Following Google’s example, Bing Ads have officially announced that on the July 31st they will be ceasing support for creating new STAs (Standard Text Ads). Additionally, they are ending support for editing existing STAs on the same date. Bing Ads are implementing these changes in hope to keep the transition to EXTAs (Expanded Text Ads) moving smoothly.
As with Google, expanded text ads provide advertisers with additional character limits which translates taking up more real estate in the SERPs, and being able to squeeze in additional information. The latter has been especially useful in highly regulated industries such as insurance and trading, where previously it was hard to write a compelling copy in combination with including terms and conditions.
One important distinction between EXTA’s and standard text ads is that the former do not allow an ad variation to be ‘mobile preferred’. As such, it is best practice to write EXTA’s to speak to users on all devices. An advantage of this change is that it reduces the amount of ad copy variations required per ad group, which means faster learnings per copy.
For advertisers utilising third party bidding platforms such as DoubleClick Search, it is vital to note Bing Ads engine accounts with EXTAs have to be migrated to Upgraded URLs in order to avoid syncing errors between engine and platform. More information on this can be found here.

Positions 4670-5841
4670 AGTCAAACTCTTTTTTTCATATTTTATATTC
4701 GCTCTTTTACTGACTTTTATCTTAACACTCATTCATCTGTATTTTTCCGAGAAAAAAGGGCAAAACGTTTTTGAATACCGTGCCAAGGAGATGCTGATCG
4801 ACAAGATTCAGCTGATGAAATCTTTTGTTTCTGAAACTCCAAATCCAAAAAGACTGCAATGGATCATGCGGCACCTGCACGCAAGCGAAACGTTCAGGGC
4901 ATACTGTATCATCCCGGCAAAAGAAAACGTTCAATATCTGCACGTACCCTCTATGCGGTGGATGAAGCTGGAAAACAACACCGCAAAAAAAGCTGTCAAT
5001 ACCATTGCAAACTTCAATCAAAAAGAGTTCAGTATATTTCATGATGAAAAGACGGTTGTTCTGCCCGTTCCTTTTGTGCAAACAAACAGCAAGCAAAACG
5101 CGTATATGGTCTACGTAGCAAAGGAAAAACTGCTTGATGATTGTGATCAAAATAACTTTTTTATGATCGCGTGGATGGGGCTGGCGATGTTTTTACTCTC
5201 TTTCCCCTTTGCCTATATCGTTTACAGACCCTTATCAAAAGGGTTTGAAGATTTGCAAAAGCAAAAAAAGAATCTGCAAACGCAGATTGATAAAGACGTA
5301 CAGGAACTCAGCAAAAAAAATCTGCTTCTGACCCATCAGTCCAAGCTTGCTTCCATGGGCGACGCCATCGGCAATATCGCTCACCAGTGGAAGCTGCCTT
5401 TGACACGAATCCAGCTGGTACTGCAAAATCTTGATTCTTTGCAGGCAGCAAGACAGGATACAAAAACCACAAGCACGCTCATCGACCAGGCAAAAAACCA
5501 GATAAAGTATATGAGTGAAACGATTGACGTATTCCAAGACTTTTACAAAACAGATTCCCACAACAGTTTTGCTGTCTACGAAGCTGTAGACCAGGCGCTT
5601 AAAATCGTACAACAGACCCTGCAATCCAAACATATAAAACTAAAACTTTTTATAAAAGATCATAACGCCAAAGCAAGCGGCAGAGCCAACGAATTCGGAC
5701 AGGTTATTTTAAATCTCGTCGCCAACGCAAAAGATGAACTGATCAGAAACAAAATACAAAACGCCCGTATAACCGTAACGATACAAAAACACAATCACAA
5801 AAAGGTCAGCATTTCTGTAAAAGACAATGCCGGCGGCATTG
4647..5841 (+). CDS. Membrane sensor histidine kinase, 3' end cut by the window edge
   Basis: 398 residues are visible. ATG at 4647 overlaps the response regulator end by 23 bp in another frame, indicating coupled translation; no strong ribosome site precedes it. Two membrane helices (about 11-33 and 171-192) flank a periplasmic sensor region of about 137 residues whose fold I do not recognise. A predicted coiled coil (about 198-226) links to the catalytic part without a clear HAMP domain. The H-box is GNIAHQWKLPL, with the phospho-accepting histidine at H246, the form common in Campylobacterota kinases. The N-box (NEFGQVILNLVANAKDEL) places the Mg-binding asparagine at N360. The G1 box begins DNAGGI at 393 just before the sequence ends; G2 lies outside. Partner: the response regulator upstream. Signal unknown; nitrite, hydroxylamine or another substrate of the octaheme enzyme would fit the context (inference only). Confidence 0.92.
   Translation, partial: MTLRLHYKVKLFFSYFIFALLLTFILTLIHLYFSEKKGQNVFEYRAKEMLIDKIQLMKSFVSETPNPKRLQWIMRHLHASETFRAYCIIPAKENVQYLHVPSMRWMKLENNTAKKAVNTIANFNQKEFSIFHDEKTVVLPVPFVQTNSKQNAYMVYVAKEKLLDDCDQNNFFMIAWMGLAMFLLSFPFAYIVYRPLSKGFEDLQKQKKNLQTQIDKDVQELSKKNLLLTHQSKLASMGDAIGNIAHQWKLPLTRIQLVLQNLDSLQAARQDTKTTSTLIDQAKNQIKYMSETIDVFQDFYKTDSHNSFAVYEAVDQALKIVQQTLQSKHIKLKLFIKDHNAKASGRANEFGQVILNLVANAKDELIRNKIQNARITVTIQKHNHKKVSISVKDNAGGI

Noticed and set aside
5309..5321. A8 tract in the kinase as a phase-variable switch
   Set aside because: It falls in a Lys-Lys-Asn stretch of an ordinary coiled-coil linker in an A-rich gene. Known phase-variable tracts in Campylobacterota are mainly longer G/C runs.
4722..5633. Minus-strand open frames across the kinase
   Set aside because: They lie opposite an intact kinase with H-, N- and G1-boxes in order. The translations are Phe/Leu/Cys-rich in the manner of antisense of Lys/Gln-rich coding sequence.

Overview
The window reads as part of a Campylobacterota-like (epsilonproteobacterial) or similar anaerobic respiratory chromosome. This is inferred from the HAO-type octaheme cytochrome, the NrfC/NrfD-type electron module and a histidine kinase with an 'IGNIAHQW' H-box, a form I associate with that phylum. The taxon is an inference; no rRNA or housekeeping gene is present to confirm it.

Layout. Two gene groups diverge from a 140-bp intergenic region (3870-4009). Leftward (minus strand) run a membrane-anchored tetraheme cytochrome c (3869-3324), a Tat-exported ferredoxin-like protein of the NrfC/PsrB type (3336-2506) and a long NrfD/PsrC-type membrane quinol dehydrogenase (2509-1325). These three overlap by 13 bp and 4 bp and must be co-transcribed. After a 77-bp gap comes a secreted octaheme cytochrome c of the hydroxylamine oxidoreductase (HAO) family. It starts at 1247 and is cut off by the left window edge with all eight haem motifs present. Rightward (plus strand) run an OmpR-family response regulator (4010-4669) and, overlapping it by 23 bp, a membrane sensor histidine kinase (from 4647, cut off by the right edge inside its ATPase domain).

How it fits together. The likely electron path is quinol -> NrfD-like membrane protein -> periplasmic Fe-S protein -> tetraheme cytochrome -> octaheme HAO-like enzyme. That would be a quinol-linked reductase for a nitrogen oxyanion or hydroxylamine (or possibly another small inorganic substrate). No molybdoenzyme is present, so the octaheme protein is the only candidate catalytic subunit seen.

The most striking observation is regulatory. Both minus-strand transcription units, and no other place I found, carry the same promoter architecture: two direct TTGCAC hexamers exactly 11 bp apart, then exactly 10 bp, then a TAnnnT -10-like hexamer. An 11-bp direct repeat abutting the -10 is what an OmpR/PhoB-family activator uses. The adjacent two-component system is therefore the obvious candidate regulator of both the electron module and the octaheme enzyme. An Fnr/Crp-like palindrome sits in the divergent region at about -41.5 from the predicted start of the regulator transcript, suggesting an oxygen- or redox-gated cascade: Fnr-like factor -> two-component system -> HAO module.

Bing has ensured that existing standard text ads will continue to serve alongside your EXTAs beyond the 31st of July. Although there is no date set for the absolute removal of STAs, Bing Ads are advising that customers continue to migrate across to EXTAs to take full advantage of the additional character limits and the expected uplift in CTR.
Bing has enjoyed recent success in the UK, outpacing Google for growth and as of last year holding a 20% UK market share. Similarly, to Google’s Search Network, Bing’s network increases Microsoft sites, as well as AOL and Yahoo sites within the UK.
Max Brockbank is Head of SEO at The Media Image. He previously served as Global Director SEO at Hilton Worldwide and Senior Client Success Manager at SearchMetrics. As a journalist, Max worked as a reporter and editor with regional and national newspapers including the FT and the Sun, and on global publications such as TIME Magazine.